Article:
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Josh Harms, creator of the website ShouldYouMoveToSibley.com, and the ACLU have filed a lawsuit against the town of Sibley after the city ordered him to remove the site that was critical of the city. Michael Zamora/The Register

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DES MOINES — An Iowa town is threatening to sue one of its residents over a website that criticizes officials for failing to take action against a processing plant that smells like "rancid dog food."

Sibley, a small town in northwest Iowa, sent Josh Harms a letter in December asking him to take down the site — titled “Should You Move to Sibley, Iowa? — within 10 days or face a lawsuit.

The American Civil Liberties Union of Iowa filed a lawsuit Thursday on behalf of Harms, seeking to block city officials from making legal threats or "taking other action to force him to remove or alter the content of a website he created."

Harms said it's his constitutional right to speak out against government officials, who he believes are not doing enough to remedy the smell problem.

Earlier versions of his website suggested people might not want to move to Sibley until the city addressed the "horrible rotten-blood and stale-beer odor that hangs over the town."

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“You can’t escape the stench no matter where you are in town,” Harms wrote, encouraging residents to attend public meetings and call officials with odor complaints.

“As a web developer, the right to free speech, especially online, is extremely important to me,” Harms said in a statement. “That is what the First Amendment and free speech are all about.”

Harms seeks punitive damages that have yet to be determined, his attorneys said.

In a video released by the ACLU, Harms said, that the plant — Iowa Drying and Processing, a high-protein animal feed supplement made from pig plasma — sometimes smelled like dead animals or sewage.

"It was just a wall of fumes would hit you," he said, adding that he often couldn't open windows or run an air-conditioner. "It was an absolutely terrible odor."

Daniel DeKoter, an attorney representing Sibley, sent the December letter. It said Harms was "understandably frustrated" with the odor, but the problem had been "alleviated through litigation."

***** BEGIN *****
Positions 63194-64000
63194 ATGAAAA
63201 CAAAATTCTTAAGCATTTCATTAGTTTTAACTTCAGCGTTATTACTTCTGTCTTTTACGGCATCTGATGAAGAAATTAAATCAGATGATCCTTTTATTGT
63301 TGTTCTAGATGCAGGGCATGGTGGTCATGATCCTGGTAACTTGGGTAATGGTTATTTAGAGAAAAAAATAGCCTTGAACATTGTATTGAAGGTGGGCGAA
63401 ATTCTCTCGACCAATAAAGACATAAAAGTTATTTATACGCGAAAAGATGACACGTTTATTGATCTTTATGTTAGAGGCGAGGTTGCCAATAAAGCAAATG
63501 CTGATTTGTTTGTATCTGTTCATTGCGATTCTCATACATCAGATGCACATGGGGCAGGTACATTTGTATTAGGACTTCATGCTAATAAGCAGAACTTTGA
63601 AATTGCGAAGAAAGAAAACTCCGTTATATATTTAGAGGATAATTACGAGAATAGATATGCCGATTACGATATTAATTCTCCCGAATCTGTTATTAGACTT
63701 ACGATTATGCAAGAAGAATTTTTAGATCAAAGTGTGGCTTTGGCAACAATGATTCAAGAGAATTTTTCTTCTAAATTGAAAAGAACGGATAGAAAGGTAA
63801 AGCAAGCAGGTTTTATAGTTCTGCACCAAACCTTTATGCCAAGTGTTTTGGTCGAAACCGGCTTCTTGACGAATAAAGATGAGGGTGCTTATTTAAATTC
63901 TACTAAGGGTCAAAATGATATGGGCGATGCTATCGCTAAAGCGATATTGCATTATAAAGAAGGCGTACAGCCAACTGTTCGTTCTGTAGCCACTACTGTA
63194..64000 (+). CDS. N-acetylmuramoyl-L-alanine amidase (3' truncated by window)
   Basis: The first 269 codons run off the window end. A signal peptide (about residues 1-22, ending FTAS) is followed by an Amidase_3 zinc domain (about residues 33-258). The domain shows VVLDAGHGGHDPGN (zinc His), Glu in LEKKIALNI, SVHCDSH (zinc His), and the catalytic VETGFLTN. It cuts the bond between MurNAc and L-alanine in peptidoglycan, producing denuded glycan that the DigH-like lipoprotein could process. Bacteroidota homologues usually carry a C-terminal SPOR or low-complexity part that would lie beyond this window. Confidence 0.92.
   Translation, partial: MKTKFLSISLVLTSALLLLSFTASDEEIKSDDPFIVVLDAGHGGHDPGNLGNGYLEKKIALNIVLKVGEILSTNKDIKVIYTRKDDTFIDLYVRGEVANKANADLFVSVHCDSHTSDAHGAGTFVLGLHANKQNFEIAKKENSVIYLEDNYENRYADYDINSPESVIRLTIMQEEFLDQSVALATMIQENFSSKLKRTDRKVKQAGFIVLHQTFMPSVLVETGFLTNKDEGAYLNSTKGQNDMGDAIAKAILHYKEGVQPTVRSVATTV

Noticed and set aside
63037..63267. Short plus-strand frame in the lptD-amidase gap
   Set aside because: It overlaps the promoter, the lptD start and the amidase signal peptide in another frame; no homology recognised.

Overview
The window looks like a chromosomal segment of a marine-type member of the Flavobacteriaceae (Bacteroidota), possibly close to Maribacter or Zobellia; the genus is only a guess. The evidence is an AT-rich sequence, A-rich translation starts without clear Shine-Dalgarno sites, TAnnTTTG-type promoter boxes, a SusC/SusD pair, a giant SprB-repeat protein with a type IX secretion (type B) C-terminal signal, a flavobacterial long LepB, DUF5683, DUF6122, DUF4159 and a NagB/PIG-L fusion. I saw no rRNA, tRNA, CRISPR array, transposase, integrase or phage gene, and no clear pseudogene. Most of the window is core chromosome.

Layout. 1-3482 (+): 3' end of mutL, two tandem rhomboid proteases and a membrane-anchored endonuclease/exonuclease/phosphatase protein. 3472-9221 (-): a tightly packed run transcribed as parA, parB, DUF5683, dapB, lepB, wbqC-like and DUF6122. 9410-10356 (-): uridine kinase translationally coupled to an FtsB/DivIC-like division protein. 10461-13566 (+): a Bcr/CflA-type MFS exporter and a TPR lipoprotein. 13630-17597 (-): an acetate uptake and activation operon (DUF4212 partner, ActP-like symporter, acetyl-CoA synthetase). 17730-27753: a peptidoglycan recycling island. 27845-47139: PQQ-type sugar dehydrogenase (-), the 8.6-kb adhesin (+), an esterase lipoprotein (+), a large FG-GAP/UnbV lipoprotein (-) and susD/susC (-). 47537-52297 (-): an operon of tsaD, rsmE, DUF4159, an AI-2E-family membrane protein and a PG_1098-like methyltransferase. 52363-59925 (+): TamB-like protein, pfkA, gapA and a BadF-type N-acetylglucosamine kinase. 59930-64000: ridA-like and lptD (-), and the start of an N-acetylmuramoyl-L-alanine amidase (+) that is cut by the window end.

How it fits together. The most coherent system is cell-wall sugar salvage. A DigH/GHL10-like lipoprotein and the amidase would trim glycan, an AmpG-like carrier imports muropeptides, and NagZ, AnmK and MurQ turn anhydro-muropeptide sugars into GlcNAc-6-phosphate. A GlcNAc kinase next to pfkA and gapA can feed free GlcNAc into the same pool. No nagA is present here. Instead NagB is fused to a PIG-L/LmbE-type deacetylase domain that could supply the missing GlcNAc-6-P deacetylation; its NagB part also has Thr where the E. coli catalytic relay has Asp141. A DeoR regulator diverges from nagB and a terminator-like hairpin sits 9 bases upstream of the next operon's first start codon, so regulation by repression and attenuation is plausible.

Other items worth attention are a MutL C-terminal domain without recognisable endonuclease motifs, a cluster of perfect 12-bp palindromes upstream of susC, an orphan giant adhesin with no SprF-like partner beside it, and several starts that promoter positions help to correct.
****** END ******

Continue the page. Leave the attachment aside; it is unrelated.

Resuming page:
The city fined the plant dozens of times since it opened in 2013 over odor concerns. The city and company exchanged lawsuits that have since been dismissed.

Iowa Drying and Processing filed a lawsuit against Sibley last month, claiming its odor ordinance was vague and arbitrarily enforced, hurting its business.

DeKoter wrote to Harms that his website had "not modified ... despite the progress made."

DeKoter told Harms that a local clinic lost a physician recruit, who had read his site.

The attorney said the website libels Sibley, interferes with the recruitment of businesses and new residents, and negatively affects property rights.

"I have no idea, why you, as a community resident, would want to do harm to your fellow citizens," DeKoter wrote.

Intimidated, Harms consulted a local lawyer and altered the website to be less critical of the city, the ACLU said.

Harms' lawsuit states that he even added — at the city’s request and from fear of legal action — that the smell is no longer a problem, even though Harms believes the smell is still a significant problem.

Harms also added things he likes about Sibley, and statements indicating the website represented merely his opinion.

About the same time, Harms met another attorney from DeKoter's firm, who indicated "it would not be Harms’ best interest to speak with a reporter" about the city's efforts to take down the website, the lawsuit said.

He didn't participate in a N'West Iowa Review story, which quoted some local leaders saying they hadn't authorized DeKoter's letter.

The ACLU included published City Council minutes that included discussions about a negative website, stating an attorney was "sending letter to get it down."

DeKoter sent Harms another letter in January, saying it was not a threat of litigation and wasn't "intended to deter you exercise of your legal rights."

Harms wants to block the city of Sibley from further censorship, the ACLU said, so he can update and restore the content he wants on his website, including a statement that the smell is still a problem.

“Receiving this threat from the city was the first time I’ve ever felt afraid that what I might write and put online would make me a target of my own government," Harms said in a statement.

The lawsuit said that when the plant first started operating five years ago, many people were excited to have new jobs in the town of nearly 3,000.

But then, the plant started to produce a smell “like rancid dog food,” the lawsuit says.

“In this lawsuit, we allege that the city of Sibley has trampled on our client’s right to engage in political speech criticizing the city," said ACLU of Iowa Legal’s Director Rita Bettis.

"Sibley may smell sometimes, thanks to the IDP plant, but censorship also stinks.”

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